Last September I blogged about why I don't like to use the word "kid" when describing younger music fans. I still agree with my views, but I have some more to tell as I've noticed/remembered some stuff in the last few weeks. Again, I don't fault people who call them that, but I'm always looking for a word other than "kid" when describing someone who is a few years younger than me. Honestly, I don't understand how I, a 27-year-old, could call a 17-year-old a "kid." "Kid" implies that the younger person doesn't know as much as the elder, but come on, when do we really know everything?

For me, I look at pictures of Eric and Amy's daughter Hailey and Jeff and Leah's daughter Sophie Bean and I see kids. Hailey and Sophie are only a few months old and they're just beginning childhood. I don't know how their parents will react when they want to go to live shows of their own, but I bet the parents see a lot of themselves in their children already. The 27+ year age distance between them is a generation, but for some reason, in the world of music, a generation is usually considered ten years. From what I've noticed in the world of punk and hardcore, a generation is as short as three years. Huh? And I thought dog years were short . . .

I just finished an excellent book on straight edge culture called All Ages: Reflections on Straight Edge. Within its pages, "kids" and "straight edge kids" are brought up a lot. Are these guys and girls referring to people that are rolling around on the floor in diapers? Nope, but I'm still confused at how people refer to people that look a little younger than them.

When I first saw a picture of Panic! at the Disco, I thought they were sixteen at best. Turns out, they're around eighteen and nineteen. Looking at this pic, I saw a band of young uns who have a contrived image and no clue about making good music. When I actually heard them, I was mostly right, but I don't think their music is flat-out terrible. I took some slight pity on them seeing that they're fresh out of high school and they just want to play in a band. However, they're in that spot that so many people go through in their lives -- a spot when they don't know what they want to do and think that playing in a famous band is the way to go. I'm not kicking dirt on all younger people who want to tour and do music full time; rather, I have zero sympathy for bands that want to get popular in the mall punk world. The mall punk industry is thriving off of them for the time being while they just want to be a band. When the band's younger audience realizes how bad of a joke so much of this music is, they won't look back at bands like this with sincere memories. Mark my words.

Why I bring up Panic! is that in their recent cover story in AP, they refer to "kids" coming up and talking to them. Pardon? A nineteen-year-old "kid" talking to a sixteen-year-old "kid"? Am I missing something here?

I remember seeing Saves the Day in 1999 and thinking these guys were still in high school. Seeing them play this junior kind of mix of Lifetime and the Get Up Kids only furthered my implications. Well, I don't know about all of the band members' ages, but singer Chris Conley is only a year younger than me. Another example: in the last year, I found out that the Get Up Kids' Ryan Pope is only a few months younger than me and his older brother Rob is only a year older than us. When I saw them play in 2000 with their mix of pop-punk and post-hardcore, I wasn't thinking about their ages. I was so enthralled with their music that their ages didn't matter. What helped was that they were playing songs that I could relate to.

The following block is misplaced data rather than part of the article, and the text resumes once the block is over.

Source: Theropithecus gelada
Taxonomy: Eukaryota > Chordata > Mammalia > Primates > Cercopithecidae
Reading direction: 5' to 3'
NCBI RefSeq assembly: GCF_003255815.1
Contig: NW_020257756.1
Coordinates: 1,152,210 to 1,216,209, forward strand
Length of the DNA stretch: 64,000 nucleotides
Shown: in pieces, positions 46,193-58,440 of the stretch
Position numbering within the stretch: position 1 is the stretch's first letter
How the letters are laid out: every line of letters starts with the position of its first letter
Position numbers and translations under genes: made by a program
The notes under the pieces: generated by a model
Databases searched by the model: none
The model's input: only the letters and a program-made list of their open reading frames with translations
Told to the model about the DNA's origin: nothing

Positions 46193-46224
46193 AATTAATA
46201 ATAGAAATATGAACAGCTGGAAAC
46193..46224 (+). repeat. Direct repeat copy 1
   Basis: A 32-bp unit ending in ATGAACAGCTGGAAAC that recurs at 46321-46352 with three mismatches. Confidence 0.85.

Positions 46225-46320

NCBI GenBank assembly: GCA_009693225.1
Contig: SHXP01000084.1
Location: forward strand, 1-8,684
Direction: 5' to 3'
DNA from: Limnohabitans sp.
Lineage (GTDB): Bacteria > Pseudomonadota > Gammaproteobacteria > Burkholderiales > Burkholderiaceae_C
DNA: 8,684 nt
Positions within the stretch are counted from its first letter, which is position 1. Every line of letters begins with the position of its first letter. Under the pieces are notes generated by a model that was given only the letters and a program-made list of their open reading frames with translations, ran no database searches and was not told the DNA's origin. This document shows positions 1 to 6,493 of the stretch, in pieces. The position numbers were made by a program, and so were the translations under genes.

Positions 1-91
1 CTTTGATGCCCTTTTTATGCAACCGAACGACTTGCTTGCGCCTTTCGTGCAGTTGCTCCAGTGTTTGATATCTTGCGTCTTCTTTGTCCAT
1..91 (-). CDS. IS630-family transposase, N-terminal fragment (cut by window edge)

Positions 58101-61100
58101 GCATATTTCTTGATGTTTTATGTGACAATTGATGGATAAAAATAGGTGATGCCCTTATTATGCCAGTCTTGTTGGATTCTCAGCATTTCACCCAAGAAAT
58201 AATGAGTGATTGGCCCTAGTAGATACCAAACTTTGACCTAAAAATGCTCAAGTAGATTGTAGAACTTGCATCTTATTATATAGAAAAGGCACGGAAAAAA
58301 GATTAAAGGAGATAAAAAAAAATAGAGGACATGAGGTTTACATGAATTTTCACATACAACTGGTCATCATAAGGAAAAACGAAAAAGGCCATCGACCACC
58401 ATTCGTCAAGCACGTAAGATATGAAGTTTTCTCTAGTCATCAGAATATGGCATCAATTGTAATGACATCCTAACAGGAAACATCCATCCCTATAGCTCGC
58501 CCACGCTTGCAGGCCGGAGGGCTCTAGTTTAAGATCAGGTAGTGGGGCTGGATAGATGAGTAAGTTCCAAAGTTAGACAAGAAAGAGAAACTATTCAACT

I haven't been called a "kid" in a while. Other than "Eric," I'm sometimes referred to as "man," "dude," "you," "sir" and "mister." They're names that let me know that I am being spoken to. I don't mind any of them, but still, I don't like being called a kid. Though from time to time I like to call my older co-workers "kids" to make them feel a little younger and I sometimes slip and call people a few years younger than me "kids," I try to avoid such labeling as much as I can.

In my eyes, calling someone a few years younger than me a kid implies that this person "doesn't know any better." To push the implication some more: "dumb" and "naive" can be thrown in too. I may have a few more years of experiences on someone a little younger, but I'm not about to imply that I know tons more. We're always growing and while we don't always look young, some of us remain young at heart and recognize ourselves in younger people. We give those people the benefit of the doubt and let them grow on their own terms. That's how I was treated and that's how I want to treat others younger than me.


Anonymous said…
Hey, that's my girl!
Anonymous said…
i refer to you as "grubbs". =)

oh...and...we'll be GOING to the shows with Hailey and rocking out beside her.

Eric said…
That Sophie is a cutie Jeff. As for kids, I thought this was going to be about that movie Kids. But I still think of myself as a kid sometimes.
Anonymous said…
I'm 29 and I still think of myself as a kid sometimes. It depends on your state of mind and what you're doing. The word isn't that bad, I think when people refer to younger people they don't use it to mean that they don't know much, just that they are or act youthful. When I'm around younger people at shows and all I really feel younger cause I'm with people that are full of energy.
Sophie said…
((Though from time to time I like to call my older co-workers "kids" to make them feel a little younger ))

And we certainly appreciate being patronized, Eric. Not that I'm a co-worker, but c'mon! You're assuming we WANT to be 27 again. No thanks.

My in-laws call my husband and I "kids." From them, it sounds fine.
Sophie said…
I mean "me and my husband." I get ungrammatical when in an indignant lather.